Demography

demographicdemographicsdemographerPopulation by agedemographersdemographicallydemographic datacohortdemographic groupdemographic change
Demography (from prefix demo- from Ancient Greek δῆμος dēmos meaning "the people", and -graphy from γράφω graphō, ies "writing, description or measurement" ) is the statistical study of populations, especially human beings.wikipedia
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Demographic analysis

general populationage structure of the populationdemographic indicators
Demographic analysis can cover whole societies or groups defined by criteria such as education, nationality, religion, and ethnicity.
Demographic analysis estimates are often considered a reliable standard for judging the accuracy of the census information gathered at any time.

Population

populationspopulacepopulated
Demography (from prefix demo- from Ancient Greek δῆμος dēmos meaning "the people", and -graphy from γράφω graphō, ies "writing, description or measurement" ) is the statistical study of populations, especially human beings.
Demography is a social science which entails the statistical study of human populations.

Population dynamics

growth modelHistory of population dynamicsintrinsic rate of increase
As a very general science, it can analyze any kind of dynamic living population, i.e., one that changes over time or space (see population dynamics).
The early period was dominated by demographic studies such as the work of Benjamin Gompertz and Pierre François Verhulst in the early 19th century, who refined and adjusted the Malthusian demographic model.

Ibn Khaldun

Ibn KhaldounIbn Khaldūna fourteenth century Muslim historian
Important contributors to the field were William of Conches, Bartholomew of Lucca, William of Auvergne, William of Pagula, and Muslim sociologists like Ibn Khaldun.
He is widely considered as a forerunner of the modern disciplines of historiography, sociology, economics, and demography.

John Graunt

Graunt, JohnGrauntCapt. John Graunt
One of the earliest demographic studies in the modern period was Natural and Political Observations Made upon the Bills of Mortality (1662) by John Graunt, which contains a primitive form of life table.
John Graunt (24 April 1620 – 18 April 1674) was one of the first demographers, though by profession he was a haberdasher.

Richard Price

Dr PriceDr. PricePrice
Richard Price was credited with the first textbook on life contingencies published in 1771, followed later by Augustus de Morgan, ‘On the Application of Probabilities to Life Contingencies’ (1838).
He also wrote on issues of demography and finance, and was a Fellow of the Royal Society.

Thomas Robert Malthus

Thomas MalthusMalthusRobert Malthus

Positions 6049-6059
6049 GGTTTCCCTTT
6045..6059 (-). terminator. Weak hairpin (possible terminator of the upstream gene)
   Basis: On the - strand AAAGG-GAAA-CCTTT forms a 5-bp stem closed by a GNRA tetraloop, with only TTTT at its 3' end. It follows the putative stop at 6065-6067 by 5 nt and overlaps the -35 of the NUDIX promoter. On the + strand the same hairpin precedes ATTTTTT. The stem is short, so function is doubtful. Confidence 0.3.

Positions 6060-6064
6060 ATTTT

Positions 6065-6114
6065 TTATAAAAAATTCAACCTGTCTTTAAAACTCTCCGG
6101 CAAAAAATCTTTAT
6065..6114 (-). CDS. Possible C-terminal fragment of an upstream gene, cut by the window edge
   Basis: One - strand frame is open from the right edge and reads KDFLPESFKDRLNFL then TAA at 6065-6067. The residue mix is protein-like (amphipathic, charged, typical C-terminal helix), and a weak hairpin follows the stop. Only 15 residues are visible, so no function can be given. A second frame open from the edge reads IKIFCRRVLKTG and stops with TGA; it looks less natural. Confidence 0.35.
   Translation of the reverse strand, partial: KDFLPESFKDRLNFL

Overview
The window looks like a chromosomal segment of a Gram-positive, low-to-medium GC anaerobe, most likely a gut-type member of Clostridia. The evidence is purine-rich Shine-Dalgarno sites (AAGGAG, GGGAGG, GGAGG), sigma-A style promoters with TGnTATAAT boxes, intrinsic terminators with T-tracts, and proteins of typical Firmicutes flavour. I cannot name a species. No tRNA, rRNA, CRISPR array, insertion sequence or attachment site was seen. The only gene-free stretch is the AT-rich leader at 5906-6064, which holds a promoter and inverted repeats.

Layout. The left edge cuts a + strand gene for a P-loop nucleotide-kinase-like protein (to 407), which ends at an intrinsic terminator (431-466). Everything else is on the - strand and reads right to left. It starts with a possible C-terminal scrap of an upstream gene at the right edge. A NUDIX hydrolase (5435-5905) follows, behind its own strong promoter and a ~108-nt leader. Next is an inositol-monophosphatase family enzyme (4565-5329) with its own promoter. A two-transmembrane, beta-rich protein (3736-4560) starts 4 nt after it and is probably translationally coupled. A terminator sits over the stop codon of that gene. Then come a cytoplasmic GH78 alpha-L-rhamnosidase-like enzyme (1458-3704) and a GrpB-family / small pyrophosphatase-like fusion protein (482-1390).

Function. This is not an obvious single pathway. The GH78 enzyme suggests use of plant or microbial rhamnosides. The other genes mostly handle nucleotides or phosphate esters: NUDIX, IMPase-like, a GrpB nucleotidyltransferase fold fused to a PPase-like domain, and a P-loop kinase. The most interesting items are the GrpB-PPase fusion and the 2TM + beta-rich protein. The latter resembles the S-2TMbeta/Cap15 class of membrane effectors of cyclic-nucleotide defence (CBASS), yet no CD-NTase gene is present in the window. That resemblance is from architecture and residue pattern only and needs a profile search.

His work influenced Thomas Robert Malthus, who, writing at the end of the 18th century, feared that, if unchecked, population growth would tend to outstrip growth in food production, leading to ever-increasing famine and poverty (see Malthusian catastrophe).
Thomas Robert Malthus (13/14 February 1766 – 23 December 1834) was an English cleric and scholar, influential in the fields of political economy and demography.

Benjamin Gompertz

Gompertz, BenjaminB. GompertzGompertz term
Later, more sophisticated and realistic models were presented by Benjamin Gompertz and Verhulst.
Gompertz is now best known for his Gompertz law of mortality, a demographic model published in 1825.

Benjamin Franklin

Ben FranklinFranklinFranklin, Benjamin
In 1755, Benjamin Franklin published his essay Observations Concerning the Increase of Mankind, Peopling of Countries, etc., projecting exponential growth in British colonies.
Franklin had a major influence on the emerging science of demography, or population studies.

Jacques Bertillon

JacquesBertillon, Jacques
This period included a panoply of international ‘great demographers’ like Adolphe Quételet (1796–1874), William Farr (1807–1883), Louis-Adolphe Bertillon (1821–1883) and his son Jacques (1851–1922), Joseph Körösi (1844–1906), Anders Nicolas Kaier (1838–1919), Richard Böckh (1824–1907), Émile Durkheim (1858-1917), Wilhelm Lexis (1837–1914), and Luigi Bodio (1840–1920) contributed to the development of demography and to the toolkit of methods and techniques of demographic analysis.
Jacques Bertillon (November 11, 1851 – July 7, 1922) was a French statistician and demographer.

Ansley J. Coale

CoaleAnsley CoaleCoale, Ansley J.
They include models of mortality (including the life table, Gompertz models, hazards models, Cox proportional hazards models, multiple decrement life tables, Brass relational logits), fertility (Hernes model, Coale-Trussell models, parity progression ratios), marriage (Singulate Mean at Marriage, Page model), disability (Sullivan's method, multistate life tables), population projections (Lee-Carter model, the Leslie Matrix), and population momentum (Keyfitz).
Ansley Johnson Coale (November 14, 1917 – November 5, 2002), was one of America's foremost demographers.

Census

UK censuscensusespopulation census
A census is the other common direct method of collecting demographic data.
This allows adjustments to the count for non-response, varying between different demographic groups.

Birth rate

crude birth ratebirth ratesbirthrate
The number of live births is normally taken from a universal registration system for births; population counts from a census, and estimation through specialized demographic techniques.

Wilhelm Lexis

Lexis, WilhelmLexis